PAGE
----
The primary safety objective was to establish that the upper bound of the 95% confidence interval for the estimated risk ratio comparing the incidence of the composite endpoint (cardiovascular death, non-fatal MI or non-fatal ischemic stroke) observed with Onglyza to that observed in the placebo group was less than 1.3. The primary efficacy objective was to determine, as a superiority assessment, whether treatment with Onglyza compared to placebo when added to current background therapy would result in a reduction in the composite endpoint of cardiovascular death, non-fatal MI or non-fatal ischemic stroke in patients with type 2 diabetes. Secondary efficacy objectives included a reduction in the primary composite endpoint together with hospitalization for heart failure, coronary revascularization or unstable angina pectoris, and reduction of all-cause mortality. Secondary safety objectives included the evaluation of safety and tolerability by assessment of overall adverse events and adverse events of special interest.Patients were randomized between May 2010 and December 2011. The median follow-up was 2.1 years and maximum follow-up was 2.9 years. About Onglyza ® (saxagliptin) As of September 2013, Onglyza is approved in 86 countries including those in the European Union, the United States, Canada, Mexico, India, Brazil and China. Indication and Limitations of Use for Onglyza Onglyza is indicated as an adjunct to diet and exercise to improve glycemic control in adults with type 2 diabetes mellitus in multiple clinical settings. Onglyza should not be used for the treatment of type 1 diabetes mellitus or diabetic ketoacidosis. Onglyza has not been studied in patients with a history of pancreatitis. Important Safety Information for Onglyza Contraindications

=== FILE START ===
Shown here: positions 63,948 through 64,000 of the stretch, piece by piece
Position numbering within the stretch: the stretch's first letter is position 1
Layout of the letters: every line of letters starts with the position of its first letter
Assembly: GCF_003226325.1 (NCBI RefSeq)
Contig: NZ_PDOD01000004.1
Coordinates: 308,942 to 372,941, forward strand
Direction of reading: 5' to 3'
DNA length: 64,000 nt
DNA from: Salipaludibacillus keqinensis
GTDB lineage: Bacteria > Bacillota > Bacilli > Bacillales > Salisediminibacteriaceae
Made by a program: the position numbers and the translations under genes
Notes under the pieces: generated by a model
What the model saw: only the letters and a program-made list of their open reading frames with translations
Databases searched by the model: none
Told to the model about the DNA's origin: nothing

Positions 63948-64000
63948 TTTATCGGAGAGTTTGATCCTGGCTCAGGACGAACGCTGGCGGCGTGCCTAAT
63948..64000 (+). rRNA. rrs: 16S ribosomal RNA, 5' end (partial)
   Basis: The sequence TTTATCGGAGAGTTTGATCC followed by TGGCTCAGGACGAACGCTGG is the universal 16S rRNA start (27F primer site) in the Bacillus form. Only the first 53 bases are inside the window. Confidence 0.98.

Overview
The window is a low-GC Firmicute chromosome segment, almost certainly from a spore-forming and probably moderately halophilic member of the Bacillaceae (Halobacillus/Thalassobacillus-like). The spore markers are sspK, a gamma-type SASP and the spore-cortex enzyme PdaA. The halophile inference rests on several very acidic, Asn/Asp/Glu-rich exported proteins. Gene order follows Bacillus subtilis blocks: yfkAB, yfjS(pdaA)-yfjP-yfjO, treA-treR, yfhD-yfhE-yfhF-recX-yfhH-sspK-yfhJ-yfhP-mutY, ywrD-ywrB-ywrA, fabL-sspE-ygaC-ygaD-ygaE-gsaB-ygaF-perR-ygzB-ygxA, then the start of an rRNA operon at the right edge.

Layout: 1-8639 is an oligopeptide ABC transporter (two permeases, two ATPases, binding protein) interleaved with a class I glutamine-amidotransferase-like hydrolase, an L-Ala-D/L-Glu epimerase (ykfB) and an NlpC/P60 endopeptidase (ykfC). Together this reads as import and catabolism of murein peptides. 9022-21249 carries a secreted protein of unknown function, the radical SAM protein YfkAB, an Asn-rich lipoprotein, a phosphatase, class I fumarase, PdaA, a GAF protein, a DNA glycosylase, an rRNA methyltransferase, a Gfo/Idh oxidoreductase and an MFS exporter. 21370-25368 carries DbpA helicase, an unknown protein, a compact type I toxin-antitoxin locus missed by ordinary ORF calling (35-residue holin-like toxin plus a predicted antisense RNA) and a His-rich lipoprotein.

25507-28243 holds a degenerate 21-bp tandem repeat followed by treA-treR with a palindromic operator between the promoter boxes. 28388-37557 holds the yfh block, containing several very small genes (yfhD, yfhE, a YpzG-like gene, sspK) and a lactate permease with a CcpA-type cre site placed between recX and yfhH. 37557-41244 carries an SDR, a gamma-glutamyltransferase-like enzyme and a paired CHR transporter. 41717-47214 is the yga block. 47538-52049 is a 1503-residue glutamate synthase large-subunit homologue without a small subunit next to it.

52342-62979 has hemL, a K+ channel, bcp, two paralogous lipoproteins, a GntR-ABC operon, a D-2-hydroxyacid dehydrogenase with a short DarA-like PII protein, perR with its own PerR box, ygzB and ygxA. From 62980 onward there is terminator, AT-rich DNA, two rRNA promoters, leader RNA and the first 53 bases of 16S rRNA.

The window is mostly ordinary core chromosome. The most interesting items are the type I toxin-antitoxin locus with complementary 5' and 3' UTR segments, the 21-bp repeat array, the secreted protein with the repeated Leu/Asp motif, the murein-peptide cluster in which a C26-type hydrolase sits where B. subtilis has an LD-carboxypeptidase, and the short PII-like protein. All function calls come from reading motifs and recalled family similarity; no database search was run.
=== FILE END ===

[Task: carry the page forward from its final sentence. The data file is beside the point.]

- History of a serious hypersensitivity reaction to Onglyza (e.g., anaphylaxis, angioedema, or exfoliative skin conditions)
- Pancreatitis: There have been post-marketing reports of acute pancreatitis in patients taking Onglyza. After initiating Onglyza, observe patients carefully for signs and symptoms of pancreatitis. If pancreatitis is suspected, promptly discontinue Onglyza and initiate appropriate management. It is unknown whether patients with a history of pancreatitis are at increased risk of developing pancreatitis while using Onglyza.